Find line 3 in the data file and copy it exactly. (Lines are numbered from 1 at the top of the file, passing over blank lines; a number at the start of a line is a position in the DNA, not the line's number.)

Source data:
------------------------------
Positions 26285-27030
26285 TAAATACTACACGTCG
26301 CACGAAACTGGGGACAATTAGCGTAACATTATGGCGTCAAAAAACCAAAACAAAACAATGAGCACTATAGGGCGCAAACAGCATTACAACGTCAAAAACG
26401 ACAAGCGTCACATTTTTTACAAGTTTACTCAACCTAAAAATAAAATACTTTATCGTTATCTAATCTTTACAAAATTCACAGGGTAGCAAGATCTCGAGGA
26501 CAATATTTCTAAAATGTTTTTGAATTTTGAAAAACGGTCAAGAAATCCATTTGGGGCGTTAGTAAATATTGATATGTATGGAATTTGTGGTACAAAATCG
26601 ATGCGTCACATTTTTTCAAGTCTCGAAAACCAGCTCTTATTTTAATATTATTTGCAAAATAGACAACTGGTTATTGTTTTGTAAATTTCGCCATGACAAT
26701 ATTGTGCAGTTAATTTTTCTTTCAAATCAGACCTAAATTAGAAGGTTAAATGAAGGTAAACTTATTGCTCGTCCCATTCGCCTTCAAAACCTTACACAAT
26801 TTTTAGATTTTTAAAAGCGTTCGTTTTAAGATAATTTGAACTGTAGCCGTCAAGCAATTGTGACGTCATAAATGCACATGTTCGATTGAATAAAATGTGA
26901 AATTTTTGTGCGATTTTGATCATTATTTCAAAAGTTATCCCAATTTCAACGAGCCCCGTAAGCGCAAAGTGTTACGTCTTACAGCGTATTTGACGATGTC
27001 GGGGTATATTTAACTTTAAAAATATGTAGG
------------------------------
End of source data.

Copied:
26301 CACGAAACTGGGGACAATTAGCGTAACATTATGGCGTCAAAAAACCAAAACAAAACAATGAGCACTATAGGGCGCAAACAGCATTACAACGTCAAAAACG